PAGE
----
Obama campaign buys Square card readers, makes everyone a bundler

Eager liberals with iPhones will be hitting you up for cash soon!

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Is this tiny card reader a political bombshell?

Source: Tojosan/Flickr

There's a pretty important nugget buried at the end of this NPR story about the Obama campaign's tech spending. To most people, the fact that the campaign has dropped more than $40,000 at the Apple Store is the detail that's the most fun, dovetailing nicely with the image of Obama's posse as a group of elitist techno-aesthetes. (This despite the President himself having a well-documented addiction to that dorkiest of smartphones, the BlackBerry.)

But perhaps the most important tech purchase -- or at least the most indicative of the candidate's strategy -- is saved for last by NPR: the campaign is buying hundreds of Square readers, little dongles that plug into a headphone jack and instantly turn your smartphone into a credit card reader. There are a number of reasons why this is such a big deal. Let's start with the obvious: money is the lifeblood of a political campaign, and, despite all the happy talk about turnout and voter enthusiasm and what have you, what any political organization wants first and foremost is money coming in, because that money buys ads to pump up voter enthusiasm and vans to drive voters to the polls.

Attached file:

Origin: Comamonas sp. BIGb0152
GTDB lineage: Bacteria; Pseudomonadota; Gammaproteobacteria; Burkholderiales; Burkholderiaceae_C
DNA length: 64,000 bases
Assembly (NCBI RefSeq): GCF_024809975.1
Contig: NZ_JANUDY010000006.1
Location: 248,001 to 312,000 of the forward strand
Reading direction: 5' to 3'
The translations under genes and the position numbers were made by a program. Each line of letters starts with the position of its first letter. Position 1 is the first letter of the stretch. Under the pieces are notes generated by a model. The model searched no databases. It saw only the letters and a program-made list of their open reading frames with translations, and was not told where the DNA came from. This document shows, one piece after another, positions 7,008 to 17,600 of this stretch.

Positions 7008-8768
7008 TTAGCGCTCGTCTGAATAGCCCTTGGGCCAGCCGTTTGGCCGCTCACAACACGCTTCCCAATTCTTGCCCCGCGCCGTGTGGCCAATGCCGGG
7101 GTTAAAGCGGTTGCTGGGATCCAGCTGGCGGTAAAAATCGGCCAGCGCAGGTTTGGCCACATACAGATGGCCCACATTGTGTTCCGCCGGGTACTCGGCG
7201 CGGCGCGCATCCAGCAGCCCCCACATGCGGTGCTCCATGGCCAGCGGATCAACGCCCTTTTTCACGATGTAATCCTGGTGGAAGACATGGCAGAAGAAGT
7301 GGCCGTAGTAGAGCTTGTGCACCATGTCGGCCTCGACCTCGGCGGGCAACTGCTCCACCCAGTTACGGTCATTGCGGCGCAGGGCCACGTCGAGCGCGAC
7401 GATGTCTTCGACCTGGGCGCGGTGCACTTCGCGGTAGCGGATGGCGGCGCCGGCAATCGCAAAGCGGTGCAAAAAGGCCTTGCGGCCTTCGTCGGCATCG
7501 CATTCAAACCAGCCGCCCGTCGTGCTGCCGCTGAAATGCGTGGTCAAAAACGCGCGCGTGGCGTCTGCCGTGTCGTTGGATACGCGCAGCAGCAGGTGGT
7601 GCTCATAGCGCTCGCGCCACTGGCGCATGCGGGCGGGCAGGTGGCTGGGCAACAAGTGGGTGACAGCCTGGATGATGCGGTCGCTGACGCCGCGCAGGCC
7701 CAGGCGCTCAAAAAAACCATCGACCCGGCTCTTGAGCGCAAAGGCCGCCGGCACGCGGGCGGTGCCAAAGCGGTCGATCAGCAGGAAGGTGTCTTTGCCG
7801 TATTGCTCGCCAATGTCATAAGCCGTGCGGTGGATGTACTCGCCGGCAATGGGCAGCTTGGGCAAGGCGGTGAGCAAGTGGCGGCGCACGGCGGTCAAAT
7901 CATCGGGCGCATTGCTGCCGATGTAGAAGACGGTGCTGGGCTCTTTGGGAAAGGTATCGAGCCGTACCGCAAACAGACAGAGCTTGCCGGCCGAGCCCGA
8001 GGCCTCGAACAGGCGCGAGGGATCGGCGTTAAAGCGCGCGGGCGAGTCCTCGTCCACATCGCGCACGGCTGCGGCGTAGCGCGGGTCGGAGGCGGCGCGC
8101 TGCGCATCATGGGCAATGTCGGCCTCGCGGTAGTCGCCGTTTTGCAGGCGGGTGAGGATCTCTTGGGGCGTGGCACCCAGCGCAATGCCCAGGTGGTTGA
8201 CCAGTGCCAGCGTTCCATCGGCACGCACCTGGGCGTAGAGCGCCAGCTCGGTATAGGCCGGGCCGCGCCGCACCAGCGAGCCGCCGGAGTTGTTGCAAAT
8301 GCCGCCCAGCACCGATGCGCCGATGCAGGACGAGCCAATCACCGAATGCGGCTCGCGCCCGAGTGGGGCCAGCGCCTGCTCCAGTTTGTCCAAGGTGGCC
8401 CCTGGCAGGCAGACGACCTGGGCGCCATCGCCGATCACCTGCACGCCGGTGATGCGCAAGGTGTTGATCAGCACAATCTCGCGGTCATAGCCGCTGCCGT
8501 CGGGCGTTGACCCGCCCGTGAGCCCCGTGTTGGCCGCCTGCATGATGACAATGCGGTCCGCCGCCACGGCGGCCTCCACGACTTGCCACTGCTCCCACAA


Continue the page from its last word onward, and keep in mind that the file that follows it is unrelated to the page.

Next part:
Thus, anything that represents a window by which money can fly into campaign coffers is to be coveted. More to the point, to use a perhaps overused tech-biz buzzword of the moment, Square readers allow that money to fly into campaign coffers frictionlessly. The days when people walked around with their checkbooks on a day-to-day basis is long gone, and campaigns probably are uncomfortable accepting big wads of paper money -- but just about everyone has a credit or check card in their wallet. An eager Obama volunteer looking to raise money for the president no longer has to wait for their mark to come back with a check the next day or give money on the campaign Website, and maybe change their mind: now they can say "If you'd like to contribute, I can help you do that right now."

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